I consider my 1996 BMW Z3 to be the ultimate track-daily. In some world where I’m much wealthier than I am today, I would drive an electric car to the track where my purpose-built racecar would be waiting for me in a garage. My reality is that my track car doubles as my commuter. That means compromises. On the street, it’s a bit too stiff and a bit too loud to hear my audio books. I have to draft trucks to cut the wind noise down. There’s only room for 1 passenger and a few grocery bags. But when the weather is just right, commuting with the top down is the next best thing to riding a motorcycle (I gave that up long ago). And on track, with the top open and 4 wheels howling, it’s pretty fucking perfect.

One of the things I like about my Z3 is that it doesn’t have intrusive nannies. It didn’t come with stability control, so there isn’t even a button to turn off. It does have ABS and power steering, and I’m okay with that. But I’d also be okay without it.

I think most people would look at the 1.9 Z3 specs and think it doesn’t have enough motor. The weight (2670) and power (138 crank) aren’t very different from a commuter like a Toyota Corolla or Honda Fit. On the street, I have no need for power, because I drive for economy. On the track, I don’t really want to go much faster than I do now. It’s more dangerous, takes more fuel, wears more tires, generates more heat etc. There are economy enthusiasts too! I’m sort of half-way between those crazy hypermilers and those crazy track addicts.

Shifting and Coasting

My Z3 is over 25 years old. In order to extend the life of my transmission as long as possible, I reduce the number of times I shift by skipping gears. If I am at a complete stop, I will usually shift into 1st gear. As I speed up, I’ll switch to 3rd and then 5th. Sometimes I’ll take off in 2nd (especially if I’m doing a rolling stop or pointed downhill) and then switch to 4th and eventually 5th. I try not to shift from 2nd to 3rd or 3rd to 4th. Those gear changes are reserved for the track. What about heel-toe downshifting? Also reserved for the track.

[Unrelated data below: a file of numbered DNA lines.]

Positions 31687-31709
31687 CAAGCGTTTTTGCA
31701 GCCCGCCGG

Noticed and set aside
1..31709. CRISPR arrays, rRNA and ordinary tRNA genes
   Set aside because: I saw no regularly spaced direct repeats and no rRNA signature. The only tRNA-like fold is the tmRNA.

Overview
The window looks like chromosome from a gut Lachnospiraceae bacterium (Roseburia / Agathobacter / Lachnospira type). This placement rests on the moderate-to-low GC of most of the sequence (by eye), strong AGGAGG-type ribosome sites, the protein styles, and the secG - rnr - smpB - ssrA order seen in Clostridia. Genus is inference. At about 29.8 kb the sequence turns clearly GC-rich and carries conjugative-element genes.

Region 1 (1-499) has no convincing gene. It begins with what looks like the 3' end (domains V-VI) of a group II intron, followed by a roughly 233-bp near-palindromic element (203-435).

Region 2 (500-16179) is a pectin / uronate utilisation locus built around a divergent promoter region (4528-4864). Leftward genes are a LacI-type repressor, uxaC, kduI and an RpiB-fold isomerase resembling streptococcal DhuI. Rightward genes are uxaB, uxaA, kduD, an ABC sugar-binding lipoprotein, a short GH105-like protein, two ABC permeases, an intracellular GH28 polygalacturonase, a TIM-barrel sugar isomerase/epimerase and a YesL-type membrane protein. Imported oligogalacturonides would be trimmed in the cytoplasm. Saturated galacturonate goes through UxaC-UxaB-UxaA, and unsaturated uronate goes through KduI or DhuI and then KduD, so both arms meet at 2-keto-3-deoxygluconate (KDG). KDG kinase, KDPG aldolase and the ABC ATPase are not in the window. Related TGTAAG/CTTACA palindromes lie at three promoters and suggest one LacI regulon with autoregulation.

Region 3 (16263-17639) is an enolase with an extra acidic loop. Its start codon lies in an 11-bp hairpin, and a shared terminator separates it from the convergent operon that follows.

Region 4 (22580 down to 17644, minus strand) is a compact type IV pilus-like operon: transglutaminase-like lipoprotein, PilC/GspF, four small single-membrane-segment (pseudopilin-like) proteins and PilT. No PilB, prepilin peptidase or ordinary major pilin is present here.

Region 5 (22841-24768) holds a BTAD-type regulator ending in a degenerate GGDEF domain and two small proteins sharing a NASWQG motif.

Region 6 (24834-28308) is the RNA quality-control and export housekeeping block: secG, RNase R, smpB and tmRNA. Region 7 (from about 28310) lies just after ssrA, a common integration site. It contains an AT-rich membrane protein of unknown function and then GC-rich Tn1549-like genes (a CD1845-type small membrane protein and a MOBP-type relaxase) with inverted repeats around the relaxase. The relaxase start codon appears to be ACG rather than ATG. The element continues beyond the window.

I do a lot of coasting on the street. I’ve driven from my doorstep in Davis to downtown SF without using the brakes. I drive all cars like this, not just the Z3.


I don’t buy sticky tires. The stickier the tire, the more wear you put on everything: pads, rotors, suspension, bushings, subframes, etc. Z3s are great handling cars and don’t need sticky tires. They should be slid around corners. It’s a lot easier to explore the right side of the slip angle curve in less sticky tires. Let’s review the merits of harder tires.

  • Less wear on the car
  • More fun
  • Better for training
  • Cost less
  • Last longer
  • Slower/safer

Fuck R-comps. They are a scam.

Spirited Drives

I have never taken my Z3 for a “spirited drive” and probably never will. Driving 5/10ths on public roads cannot compete with track driving or even sim racing. What about driving over 5/10ths on public roads? I don’t see the point in endangering the public when sim racing and track driving are more fun.

Exterior & Interior

My car’s clearcoat is pealing like crazy. 25 years of sun will do that. I’m okay with wrinkles on people too. I don’t wash my wheels very often. I don’t care how the wheels look. I don’t like getting my hands really dirty when I swap them though, so sometimes I do break out a bucket of water. I screw/glue RAM mounts into my dash. I’m not saving my car for the next driver.


My favorite racing channel on YouTube is 3D Bot Maker.